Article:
File:Aralacfiberkj1.jpg|Infrared spectrum of Aralac fiber
 
File:LanitaFiberkj1.jpg|Infrared spectrum of Lanital fiber
 
</gallery>
 
 
 
 
 
== Authority ==
 
  
 
* ''Identification of Textile Materials'', The Textile Institute, Manchester, England, 1985
 
* ''Identification of Textile Materials'', The Textile Institute, Manchester, England, 1985
  
* J.Gordon Cook, J.Gordon Cook, ''Handbook of Textile Fibres:II Man-made Fibres'', Merrow Publishing Co. , Durham, England
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* J.Gordon Cook, ''Handbook of Textile Fibres:II Man-made Fibres'', Merrow Publishing Co. , Durham, England
  
* F. Kidd, F. Kidd, ''Brushmaking Materials'', Bristish Brush Manufacturers, London, 1957  Comment: p. 58
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* F. Kidd, ''Brushmaking Materials'', Bristish Brush Manufacturers, London, 1957  Comment: p. 58
  
* Thomas Gregory, Thomas Gregory, ''The Condensed Chemical Dictionary'', Reinhold Publishing, New York, 3rd ed., 1942
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* Thomas Gregory, ''The Condensed Chemical Dictionary'', Reinhold Publishing, New York, 3rd ed., 1942
  
* G.S.Brady, G.S.Brady, ''Materials Handbook'', McGraw-Hill Book Co., New York, 1971  Comment: p. 153
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* G.S.Brady, ''Materials Handbook'', McGraw-Hill Book Co., New York, 1971  Comment: p. 153
  
  
  
 
[[Category:Materials database]]
 
[[Category:Materials database]]

Revision as of 13:37, 29 April 2016

Lanital fibers

Description

Regenerated protein fibers made from polymerized Casein. In the early 1930s, an Italian chemist, Antonio Ferretti developed a successful method to make casein into fibers (see Lanital). Casein is processed with Formaldehyde or Benzaldehyde and metal salts then pressed through spinnerets to form long, silklike fibers. Casein fibers are softer and smoother than Wool and contain less Sulfur. They are not susceptible to moths but can be degraded by some bacteria. Casein fibers are usually cream colored. They accept dyes well but have poor washfastness. Most often casein fibers are blended with wool in fabrics, carpets and hat felts. Lanital, along with other regenerated protein fibers, have been replaced by other synthetic fibers, because casein fibers were weak when wet and susceptible to microbiological growths.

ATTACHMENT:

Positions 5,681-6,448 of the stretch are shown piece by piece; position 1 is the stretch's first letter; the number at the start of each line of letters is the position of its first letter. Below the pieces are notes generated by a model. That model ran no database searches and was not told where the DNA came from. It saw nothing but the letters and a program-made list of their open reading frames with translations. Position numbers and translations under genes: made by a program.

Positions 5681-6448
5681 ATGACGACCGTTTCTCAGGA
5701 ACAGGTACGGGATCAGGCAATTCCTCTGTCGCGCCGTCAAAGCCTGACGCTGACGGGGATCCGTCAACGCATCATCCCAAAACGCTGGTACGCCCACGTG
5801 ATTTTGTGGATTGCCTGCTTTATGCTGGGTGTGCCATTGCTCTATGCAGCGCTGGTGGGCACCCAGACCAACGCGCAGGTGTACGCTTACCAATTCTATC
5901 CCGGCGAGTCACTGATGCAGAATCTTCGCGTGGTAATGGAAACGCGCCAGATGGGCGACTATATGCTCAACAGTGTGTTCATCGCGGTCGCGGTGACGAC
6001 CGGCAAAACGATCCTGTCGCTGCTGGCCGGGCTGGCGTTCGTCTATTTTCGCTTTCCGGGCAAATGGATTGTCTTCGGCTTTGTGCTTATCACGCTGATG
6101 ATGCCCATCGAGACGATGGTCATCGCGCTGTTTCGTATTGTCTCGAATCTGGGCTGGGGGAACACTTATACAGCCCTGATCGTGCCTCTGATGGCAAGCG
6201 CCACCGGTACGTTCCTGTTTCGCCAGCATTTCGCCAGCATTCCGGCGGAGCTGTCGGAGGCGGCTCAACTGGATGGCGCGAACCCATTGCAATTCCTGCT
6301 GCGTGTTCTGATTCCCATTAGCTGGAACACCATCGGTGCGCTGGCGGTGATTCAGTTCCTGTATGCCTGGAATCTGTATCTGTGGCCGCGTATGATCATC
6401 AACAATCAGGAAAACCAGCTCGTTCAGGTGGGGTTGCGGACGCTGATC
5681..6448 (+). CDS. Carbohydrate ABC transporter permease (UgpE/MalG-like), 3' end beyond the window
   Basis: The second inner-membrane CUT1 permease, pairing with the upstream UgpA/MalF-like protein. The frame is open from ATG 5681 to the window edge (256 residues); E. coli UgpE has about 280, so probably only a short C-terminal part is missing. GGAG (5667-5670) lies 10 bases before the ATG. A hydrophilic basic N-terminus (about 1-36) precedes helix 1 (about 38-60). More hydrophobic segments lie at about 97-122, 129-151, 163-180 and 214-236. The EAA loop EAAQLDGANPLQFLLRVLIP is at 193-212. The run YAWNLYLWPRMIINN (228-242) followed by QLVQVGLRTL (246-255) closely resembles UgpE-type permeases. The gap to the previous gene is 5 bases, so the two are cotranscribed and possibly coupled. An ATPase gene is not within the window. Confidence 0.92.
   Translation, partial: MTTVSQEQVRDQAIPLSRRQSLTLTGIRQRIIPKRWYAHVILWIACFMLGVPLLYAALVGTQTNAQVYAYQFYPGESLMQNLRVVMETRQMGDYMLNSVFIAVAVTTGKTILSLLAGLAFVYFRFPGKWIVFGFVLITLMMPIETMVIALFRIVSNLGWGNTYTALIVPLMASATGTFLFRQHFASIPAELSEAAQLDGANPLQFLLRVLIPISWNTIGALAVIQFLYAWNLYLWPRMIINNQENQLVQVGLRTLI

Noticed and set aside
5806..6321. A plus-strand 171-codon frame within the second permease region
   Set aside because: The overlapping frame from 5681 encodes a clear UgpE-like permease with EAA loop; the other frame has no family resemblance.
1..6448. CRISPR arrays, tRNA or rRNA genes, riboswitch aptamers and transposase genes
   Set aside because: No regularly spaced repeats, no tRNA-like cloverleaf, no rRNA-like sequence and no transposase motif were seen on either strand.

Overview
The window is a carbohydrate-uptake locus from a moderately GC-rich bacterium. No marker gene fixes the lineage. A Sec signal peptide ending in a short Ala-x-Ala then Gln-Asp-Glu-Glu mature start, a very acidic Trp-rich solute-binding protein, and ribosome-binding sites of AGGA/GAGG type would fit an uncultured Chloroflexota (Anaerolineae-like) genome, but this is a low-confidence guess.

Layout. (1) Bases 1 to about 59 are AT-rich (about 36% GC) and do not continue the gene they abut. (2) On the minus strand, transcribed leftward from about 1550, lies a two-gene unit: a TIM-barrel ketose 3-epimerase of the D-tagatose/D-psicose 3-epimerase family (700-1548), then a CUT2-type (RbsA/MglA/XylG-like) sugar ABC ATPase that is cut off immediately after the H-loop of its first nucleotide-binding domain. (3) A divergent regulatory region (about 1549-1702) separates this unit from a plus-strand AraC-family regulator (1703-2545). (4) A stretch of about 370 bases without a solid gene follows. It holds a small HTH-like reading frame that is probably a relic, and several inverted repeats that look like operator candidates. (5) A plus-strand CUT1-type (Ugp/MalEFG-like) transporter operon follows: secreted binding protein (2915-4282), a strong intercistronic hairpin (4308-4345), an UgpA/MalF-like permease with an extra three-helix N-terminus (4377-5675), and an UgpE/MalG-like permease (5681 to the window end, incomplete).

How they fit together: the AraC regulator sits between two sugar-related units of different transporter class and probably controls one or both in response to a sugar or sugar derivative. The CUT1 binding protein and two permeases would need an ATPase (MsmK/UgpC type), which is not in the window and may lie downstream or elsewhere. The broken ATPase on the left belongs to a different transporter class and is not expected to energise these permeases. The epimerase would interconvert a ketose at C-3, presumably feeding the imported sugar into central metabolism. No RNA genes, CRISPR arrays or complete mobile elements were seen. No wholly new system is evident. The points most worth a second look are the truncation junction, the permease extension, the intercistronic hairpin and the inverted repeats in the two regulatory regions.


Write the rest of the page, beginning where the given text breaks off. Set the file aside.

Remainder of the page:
Synonyms and Related Terms

casein fibre (Br.); fibras de casina (Esp.); caseïnevezel (Ned); casein wool; caslen; Aralac; Lanital [Snia Viscosa, Italy]; Lactofil; Casolana; Tiolan; Polana; Cargan; Merinova; Fibrolan [Courtaulds, England]

FTIR

Aralacfiberkj1.jpg

FTIR

LanitaFiberkj1.jpg

FTIR

Aralacfiberkj1.jpg

FTIR

LanitaFiberkj1.jpg

SEM

Aralac300m.jpg

SEM

Lanital250m.jpg


Other Properties

Insoluble in dilute acids, hydrogen peroxide and most organic solvents. Affected by alkalis. Burns with odor of burning hair.

Filaments are smooth. Cross sections = circular, bean-shaped. Diameter=20-30 micrometers. Tenacity = 0.9-1.1 g/denier (dry); 0.3-0.6 (wet); Elongation =60-70%; Moisture regain = 14%

Melting Point 150 (dec)
Density 1.30

Hazards and Safety

Burns slowly and brightly in air, but extinguishes with removal of flame source.

Additional Information

G.Cook, Handbook of Textile Fibres:II. Man-made Fibres, 5th edition, Merrow Publishing Co., Durham, England, 1984.

Sources Checked for Data in Record

  • Identification of Textile Materials, The Textile Institute, Manchester, England, 1985
  • J.Gordon Cook, Handbook of Textile Fibres:II Man-made Fibres, Merrow Publishing Co. , Durham, England
  • F. Kidd, Brushmaking Materials, Bristish Brush Manufacturers, London, 1957 Comment: p. 58
  • Thomas Gregory, The Condensed Chemical Dictionary, Reinhold Publishing, New York, 3rd ed., 1942
  • G.S.Brady, Materials Handbook, McGraw-Hill Book Co., New York, 1971 Comment: p. 153

Retrieved from "http://cameo.mfa.org/index.php?title=Casein_fiber&oldid=48841"